It is the company's point of difference that Wieden & Kennedy London is aiming to articulate in its new £10 million branding drive for Honda UK - the first work from the agency since it won the £24 million account last year from CDP. While in Japan Honda ranks alongside Sony as one of the most respected domestic companies, it's no secret that the car manufacturer is a long way from achieving such market-leading potential in the UK.
In fact, the company trails a long way behind its rivals, with only a 3 per cent market share. It is hoped this sustained advertising burst will help Honda to increase the figure to 5 per cent.
With this campaign, Honda is looking to break the mould of conventional car advertising and tune in to a younger, broader audience. While this might sound like a familiar repositioning brief, W&K's new work certainly approaches it in an unfamiliar way. Comprising three ads, the campaign sees both brand and product-specific work running concurrently. But instead of dwelling on the product features of the car, the main branding ad looks to Honda's heritage to draw its inspiration.
Talking of heritage is not a new phenomenon - Saab has been talking about its aircraft manufacturing history in its advertising for years - but it marks a departure for Honda UK, whose previous, unremarkable campaigns from CDP included high points such as a car driving in and out of mirrors, and the impenetrable "Swindon
"We'd look at the way we've traditionally been doing things and it has been more of the conventional campaigns in the style of many manufacturers in the UK,
Paul Ormond, Honda UK's head of PR, says. "We felt that it was time for us to start changing people's perceptions of the brand and go beyond the immediate demands of our dealers."
The launch spot uses computer animation and features a factory tirelessly producing the word "OK", going on to explain the meaning behind its new strapline: "The power of dreams". A second campaign launches the four-wheel-drive CR-V, parodying 4x4 car ads by spoofing the urban use of the vehicles. Other work is for the launch into the supermini sector with the new Jazz marque.
The voiceover for all the spots is provided by Garrison Keillor, the popular US author and public radio show host. According to Russell Davies, the head planner at W&K, Keillor's engaging mid-western drawl, and its unfamiliarity to British viewers, made him the perfect choice. "Because we're telling an interesting and relevant story we knew we had to have a voice that would grab people's ears,
he says. The idea is for the voiceover to become the distinctive tone linking the work with forthcoming campaigns, although time will tell if the public will make the necessary association.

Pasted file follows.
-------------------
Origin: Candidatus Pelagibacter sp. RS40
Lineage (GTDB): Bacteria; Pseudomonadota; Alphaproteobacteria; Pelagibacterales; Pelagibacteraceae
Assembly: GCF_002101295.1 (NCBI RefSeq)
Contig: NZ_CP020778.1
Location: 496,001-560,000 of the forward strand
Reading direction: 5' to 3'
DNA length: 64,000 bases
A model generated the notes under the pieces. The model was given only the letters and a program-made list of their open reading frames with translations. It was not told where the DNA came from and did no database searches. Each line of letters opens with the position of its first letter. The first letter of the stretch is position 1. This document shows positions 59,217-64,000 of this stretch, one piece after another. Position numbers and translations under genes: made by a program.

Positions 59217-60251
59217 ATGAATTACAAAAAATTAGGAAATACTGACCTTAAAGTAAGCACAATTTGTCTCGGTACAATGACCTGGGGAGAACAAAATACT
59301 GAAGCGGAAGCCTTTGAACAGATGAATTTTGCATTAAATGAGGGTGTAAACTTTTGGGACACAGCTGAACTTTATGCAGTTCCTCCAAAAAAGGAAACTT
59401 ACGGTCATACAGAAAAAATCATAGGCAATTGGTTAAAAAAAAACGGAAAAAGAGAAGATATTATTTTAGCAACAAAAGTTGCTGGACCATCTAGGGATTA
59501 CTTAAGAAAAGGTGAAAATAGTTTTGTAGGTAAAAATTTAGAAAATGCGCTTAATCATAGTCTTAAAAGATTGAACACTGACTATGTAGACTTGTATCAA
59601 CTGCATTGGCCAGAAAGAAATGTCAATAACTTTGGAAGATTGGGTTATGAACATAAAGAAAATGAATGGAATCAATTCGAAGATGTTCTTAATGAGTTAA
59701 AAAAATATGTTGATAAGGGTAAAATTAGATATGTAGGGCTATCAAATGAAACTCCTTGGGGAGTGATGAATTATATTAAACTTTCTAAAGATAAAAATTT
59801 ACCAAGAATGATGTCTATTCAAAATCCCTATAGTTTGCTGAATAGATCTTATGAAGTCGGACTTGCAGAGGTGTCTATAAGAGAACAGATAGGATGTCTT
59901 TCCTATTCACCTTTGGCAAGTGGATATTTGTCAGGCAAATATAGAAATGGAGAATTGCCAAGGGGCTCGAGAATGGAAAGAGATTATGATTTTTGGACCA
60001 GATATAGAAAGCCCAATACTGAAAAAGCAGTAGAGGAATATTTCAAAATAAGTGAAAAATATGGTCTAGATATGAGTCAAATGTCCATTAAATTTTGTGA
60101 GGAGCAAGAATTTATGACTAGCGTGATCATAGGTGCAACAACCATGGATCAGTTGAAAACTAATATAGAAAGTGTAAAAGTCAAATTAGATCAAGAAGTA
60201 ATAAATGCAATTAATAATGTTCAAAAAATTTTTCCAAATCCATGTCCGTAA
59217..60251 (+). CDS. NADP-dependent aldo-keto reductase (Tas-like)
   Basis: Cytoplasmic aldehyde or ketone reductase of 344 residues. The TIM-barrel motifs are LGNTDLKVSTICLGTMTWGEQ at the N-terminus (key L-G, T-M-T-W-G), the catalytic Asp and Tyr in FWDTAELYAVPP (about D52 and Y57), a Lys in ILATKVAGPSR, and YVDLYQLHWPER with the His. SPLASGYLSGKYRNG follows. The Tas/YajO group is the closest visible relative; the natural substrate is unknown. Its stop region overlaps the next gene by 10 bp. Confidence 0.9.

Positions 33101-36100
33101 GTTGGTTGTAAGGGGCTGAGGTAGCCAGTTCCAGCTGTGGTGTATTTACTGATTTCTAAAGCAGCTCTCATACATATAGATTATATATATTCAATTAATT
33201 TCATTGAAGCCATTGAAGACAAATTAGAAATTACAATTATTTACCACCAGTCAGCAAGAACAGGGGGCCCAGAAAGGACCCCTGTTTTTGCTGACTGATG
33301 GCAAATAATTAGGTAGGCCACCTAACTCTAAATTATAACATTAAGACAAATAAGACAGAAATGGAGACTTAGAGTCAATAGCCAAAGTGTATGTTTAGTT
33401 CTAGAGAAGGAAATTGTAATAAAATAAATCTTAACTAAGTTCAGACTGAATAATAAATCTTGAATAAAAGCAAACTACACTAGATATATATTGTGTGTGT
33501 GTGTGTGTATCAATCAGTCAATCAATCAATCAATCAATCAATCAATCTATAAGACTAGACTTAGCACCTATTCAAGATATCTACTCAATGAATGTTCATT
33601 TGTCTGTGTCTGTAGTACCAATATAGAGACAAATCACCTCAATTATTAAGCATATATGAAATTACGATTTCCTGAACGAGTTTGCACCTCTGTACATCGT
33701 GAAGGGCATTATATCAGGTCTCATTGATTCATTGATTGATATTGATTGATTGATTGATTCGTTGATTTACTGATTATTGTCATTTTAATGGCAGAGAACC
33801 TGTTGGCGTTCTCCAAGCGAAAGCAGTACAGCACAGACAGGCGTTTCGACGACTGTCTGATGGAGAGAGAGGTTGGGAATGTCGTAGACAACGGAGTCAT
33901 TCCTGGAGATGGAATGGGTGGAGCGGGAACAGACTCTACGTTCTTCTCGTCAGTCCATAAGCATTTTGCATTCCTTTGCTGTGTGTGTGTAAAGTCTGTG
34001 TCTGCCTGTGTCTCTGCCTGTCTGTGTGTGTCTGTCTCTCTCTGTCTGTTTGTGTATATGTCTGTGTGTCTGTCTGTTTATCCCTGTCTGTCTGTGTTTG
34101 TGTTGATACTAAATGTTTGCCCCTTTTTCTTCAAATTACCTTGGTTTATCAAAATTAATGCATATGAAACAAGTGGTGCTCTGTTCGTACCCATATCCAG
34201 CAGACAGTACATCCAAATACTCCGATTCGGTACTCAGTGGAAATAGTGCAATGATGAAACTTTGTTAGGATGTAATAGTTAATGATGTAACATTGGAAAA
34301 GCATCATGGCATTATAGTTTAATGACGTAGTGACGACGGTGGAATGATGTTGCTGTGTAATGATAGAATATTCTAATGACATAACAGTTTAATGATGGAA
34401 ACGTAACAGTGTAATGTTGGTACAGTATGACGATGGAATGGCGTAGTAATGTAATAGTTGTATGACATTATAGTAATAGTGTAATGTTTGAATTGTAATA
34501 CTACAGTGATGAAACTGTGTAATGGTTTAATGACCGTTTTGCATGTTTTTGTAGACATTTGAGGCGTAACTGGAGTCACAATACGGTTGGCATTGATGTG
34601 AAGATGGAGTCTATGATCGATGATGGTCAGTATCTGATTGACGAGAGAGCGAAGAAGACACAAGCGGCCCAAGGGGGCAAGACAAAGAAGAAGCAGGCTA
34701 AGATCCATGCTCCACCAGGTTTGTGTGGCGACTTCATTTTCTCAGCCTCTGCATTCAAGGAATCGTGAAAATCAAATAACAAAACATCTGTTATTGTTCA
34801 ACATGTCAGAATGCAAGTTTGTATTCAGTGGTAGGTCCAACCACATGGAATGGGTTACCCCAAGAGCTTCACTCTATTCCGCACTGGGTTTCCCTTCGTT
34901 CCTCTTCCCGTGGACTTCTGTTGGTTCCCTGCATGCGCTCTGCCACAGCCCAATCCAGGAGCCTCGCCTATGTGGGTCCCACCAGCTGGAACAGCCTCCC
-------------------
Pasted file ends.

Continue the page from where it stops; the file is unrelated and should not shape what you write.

"We wanted something visually arresting,
Davies continues. "We liked the juxtaposition of this high-tech Japanese style and the mid-western voiceover.
It's certainly a departure from the glossy shots that epitomise car advertising, but while Ormond acknowledges that taking the focus away from the car itself is a "calculated risk", Davies maintains that this is not unusual. "You still notice the car because of the contrast,
he says. "We're not hiding the car at any cost. It's about what is the best way of approaching each ad."
However, Honda's marketing department needs to justify to its crucial dealership force that eschewing the safe advertising approach in favour of work breaking new ground is actually a good idea. After all, stock slick car shots are proven to be effective at driving showroom traffic - which is the dealers' ultimate concern. "When you're doing car advertisements, converting the dealers is one of the first things you have to do,
Tony Davidson, W&K's joint creative director, says.
The importance of dealer support is clearly not lost on Honda's marketing division. "Within some quarters of the dealer network, who form our sales channel, they have a very simple understanding and rationale of our advertising,
Ormond says. "When you change tack, you do need to bring them with you and you need to explain it to them."
Honda's new work is banking on building a progressive bond with consumers, with Keillor's persuasive, rich tones becoming the voice of Honda for the next three years. But dealers will doubtless be looking for results.
Still, as Honda is trying to nearly double its sales, innovative advertising must be the way forward.
It is a good, if brave, move. "It is going to take time, we realise that,
Ormond says. "We would not be telling the truth if we said we weren't watching with bated breath. Only time will tell."